Vietnam’s biggest city to start lifting COVID-19 curbs to spur business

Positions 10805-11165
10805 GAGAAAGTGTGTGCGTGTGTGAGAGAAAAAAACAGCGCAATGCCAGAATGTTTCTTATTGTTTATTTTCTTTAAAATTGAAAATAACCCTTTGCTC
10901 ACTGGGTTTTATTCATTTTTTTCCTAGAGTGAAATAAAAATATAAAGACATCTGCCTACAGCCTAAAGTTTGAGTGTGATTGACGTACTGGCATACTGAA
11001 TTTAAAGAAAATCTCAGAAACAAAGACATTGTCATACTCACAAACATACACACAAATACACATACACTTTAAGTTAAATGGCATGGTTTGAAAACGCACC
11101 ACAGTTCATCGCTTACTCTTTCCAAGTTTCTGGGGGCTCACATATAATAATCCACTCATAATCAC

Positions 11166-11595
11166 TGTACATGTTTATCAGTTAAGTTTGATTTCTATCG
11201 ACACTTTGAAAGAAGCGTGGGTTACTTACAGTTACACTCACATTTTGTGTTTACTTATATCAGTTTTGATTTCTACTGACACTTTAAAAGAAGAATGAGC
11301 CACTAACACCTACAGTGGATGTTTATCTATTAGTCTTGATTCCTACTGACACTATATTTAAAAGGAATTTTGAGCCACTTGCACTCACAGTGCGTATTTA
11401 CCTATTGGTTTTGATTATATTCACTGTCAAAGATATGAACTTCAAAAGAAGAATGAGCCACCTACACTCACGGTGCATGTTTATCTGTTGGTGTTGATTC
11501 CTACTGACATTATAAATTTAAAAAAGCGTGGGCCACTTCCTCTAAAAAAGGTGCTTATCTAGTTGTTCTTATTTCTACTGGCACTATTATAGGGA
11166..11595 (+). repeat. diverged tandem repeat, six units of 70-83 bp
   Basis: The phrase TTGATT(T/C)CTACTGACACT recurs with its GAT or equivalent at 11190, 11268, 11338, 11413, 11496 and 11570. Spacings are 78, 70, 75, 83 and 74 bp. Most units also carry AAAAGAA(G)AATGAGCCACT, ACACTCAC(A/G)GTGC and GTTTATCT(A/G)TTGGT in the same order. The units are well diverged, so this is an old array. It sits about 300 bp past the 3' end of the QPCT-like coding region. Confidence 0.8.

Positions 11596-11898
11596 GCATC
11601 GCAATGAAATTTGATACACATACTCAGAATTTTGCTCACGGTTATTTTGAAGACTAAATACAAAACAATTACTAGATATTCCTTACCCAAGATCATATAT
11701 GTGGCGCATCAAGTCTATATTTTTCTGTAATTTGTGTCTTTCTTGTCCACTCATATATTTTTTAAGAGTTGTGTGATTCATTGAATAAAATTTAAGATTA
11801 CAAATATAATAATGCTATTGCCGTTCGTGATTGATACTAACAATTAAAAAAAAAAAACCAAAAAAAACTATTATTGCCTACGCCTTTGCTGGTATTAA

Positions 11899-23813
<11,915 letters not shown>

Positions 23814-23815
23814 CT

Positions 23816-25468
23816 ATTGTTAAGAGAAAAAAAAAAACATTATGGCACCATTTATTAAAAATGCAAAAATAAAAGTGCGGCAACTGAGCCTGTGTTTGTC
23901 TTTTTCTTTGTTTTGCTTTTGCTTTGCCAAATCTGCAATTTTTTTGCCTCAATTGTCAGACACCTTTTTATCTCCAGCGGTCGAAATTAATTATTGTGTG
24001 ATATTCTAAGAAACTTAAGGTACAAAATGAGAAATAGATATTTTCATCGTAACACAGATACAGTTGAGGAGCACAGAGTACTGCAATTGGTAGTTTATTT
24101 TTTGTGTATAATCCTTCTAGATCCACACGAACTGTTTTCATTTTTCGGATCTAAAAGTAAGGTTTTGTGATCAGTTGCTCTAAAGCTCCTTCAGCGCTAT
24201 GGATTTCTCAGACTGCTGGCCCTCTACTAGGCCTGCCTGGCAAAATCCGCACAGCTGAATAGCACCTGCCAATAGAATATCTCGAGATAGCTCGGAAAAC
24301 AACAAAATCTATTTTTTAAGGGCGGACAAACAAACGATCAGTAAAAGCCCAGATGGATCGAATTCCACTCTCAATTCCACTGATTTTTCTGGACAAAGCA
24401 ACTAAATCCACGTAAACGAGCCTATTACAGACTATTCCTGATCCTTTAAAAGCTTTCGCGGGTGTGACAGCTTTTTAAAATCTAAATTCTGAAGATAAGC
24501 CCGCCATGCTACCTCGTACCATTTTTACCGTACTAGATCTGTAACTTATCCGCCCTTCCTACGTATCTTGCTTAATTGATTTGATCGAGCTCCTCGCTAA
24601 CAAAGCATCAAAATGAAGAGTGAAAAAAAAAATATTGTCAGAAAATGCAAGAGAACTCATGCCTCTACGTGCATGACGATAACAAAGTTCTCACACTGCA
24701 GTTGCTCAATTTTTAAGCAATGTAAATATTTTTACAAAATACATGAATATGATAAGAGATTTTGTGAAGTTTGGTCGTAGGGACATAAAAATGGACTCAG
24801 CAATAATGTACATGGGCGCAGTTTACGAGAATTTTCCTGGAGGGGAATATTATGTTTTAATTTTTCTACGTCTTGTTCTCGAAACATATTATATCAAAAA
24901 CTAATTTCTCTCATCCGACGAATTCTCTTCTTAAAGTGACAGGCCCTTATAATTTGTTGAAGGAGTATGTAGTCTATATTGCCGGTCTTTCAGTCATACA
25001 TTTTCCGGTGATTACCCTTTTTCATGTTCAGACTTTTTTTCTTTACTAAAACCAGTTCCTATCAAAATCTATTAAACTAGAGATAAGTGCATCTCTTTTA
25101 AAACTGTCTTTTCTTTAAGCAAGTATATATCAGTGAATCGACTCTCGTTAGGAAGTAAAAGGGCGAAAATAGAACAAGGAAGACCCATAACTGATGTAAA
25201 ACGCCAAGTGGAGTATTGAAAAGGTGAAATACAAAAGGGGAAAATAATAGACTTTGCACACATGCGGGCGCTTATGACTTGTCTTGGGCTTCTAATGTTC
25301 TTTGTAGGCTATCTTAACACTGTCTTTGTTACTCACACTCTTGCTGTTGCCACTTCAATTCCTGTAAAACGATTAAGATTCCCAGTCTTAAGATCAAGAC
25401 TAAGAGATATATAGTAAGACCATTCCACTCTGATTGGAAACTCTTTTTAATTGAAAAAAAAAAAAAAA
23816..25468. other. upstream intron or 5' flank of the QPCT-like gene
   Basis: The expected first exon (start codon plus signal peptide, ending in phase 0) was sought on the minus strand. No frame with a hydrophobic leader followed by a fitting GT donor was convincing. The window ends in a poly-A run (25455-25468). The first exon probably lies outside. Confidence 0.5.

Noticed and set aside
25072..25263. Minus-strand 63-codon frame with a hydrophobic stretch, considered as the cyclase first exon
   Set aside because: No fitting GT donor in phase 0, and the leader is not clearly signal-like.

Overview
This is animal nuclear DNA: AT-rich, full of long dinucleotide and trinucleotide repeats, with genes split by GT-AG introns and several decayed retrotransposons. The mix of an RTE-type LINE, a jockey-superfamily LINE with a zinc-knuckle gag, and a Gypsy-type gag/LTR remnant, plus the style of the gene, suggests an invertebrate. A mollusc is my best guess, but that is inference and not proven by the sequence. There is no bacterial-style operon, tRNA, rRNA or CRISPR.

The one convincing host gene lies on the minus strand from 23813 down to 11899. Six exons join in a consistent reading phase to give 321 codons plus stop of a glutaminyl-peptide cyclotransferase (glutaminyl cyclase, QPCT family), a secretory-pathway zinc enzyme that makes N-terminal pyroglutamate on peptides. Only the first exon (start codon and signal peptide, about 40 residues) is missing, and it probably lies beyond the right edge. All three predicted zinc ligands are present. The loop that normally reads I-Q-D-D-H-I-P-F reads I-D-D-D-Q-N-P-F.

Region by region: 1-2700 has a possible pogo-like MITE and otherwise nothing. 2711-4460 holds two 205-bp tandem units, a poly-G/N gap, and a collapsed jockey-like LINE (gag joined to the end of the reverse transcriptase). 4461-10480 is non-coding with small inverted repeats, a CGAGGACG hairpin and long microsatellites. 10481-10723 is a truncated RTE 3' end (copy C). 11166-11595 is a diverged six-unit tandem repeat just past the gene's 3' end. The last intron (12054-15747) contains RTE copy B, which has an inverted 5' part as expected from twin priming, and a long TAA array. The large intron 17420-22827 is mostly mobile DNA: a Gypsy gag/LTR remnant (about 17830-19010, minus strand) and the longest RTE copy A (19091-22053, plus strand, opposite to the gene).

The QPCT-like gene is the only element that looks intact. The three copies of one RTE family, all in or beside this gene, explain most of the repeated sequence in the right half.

Motorbikes drive past a billboard warning against the coronavirus disease (COVID-19) after the government eased nationwide lockdown during the outbreak in Ho Chi Minh, Vietnam, April 25, 2020. REUTERS/Yen DuongJobs available as industry restarts – government99.6% of Vietnam’s COVID-19 cases recorded since MayCrisis centred largely in Ho Chi Minh CityHANOI, Sept 30 (Reuters) – Vietnam’s commercial hub Ho Chi Minh City will start relaxing its coronavirus curbs from later on Thursday, officials said, allowing more business and social activities after four months of measures aimed at arresting a spiralling death rate.Policies will seek to spur the economy and restore some normalcy while coexisting with the virus, which hit the country hard in recent months, with overall deaths jumping from 36 in mid May to more than 19,098 as of Wednesday.”All checkpoints on the streets will be lifted and no travel permits will be needed after today,” Le Hoa Binh, deputy chairman of the city’s people’s committee, told a news conference.”We are gradually opening but put our resident’s safety first.”The city about 9 million people has borne the brunt of Vietnam’s coronavirus crisis, accounting for 80% of the country’s fatalities and half of its nearly 780,000 cases.The capital Hanoi, however, has by comparison been only mildly impacted.From Oct. 1, Ho Chi Minh City’s industrial parks, construction projects, malls, barber shops, hospitality facilities and restaurants for takeaways can resume operations, Binh said.Movement curbs have forced the closure of many factories in its industrial belt, prompting warnings from some foreign commerce groups that prolonged curbs could see them shift business to other countries. read more “We foresee a huge shortage of labour force at manufacturing factories and construction when the city reopens,” Binh added.”There are many chances for the unemployed to find new jobs and start over.”Authorities are seeking to accelerate inoculation, prioritising workers and people over 50. About one-third of the city’s residents have been fully vaccinated.Editing by Ed Davies, Martin PettyOur Standards: The Thomson Reuters Trust Principles.



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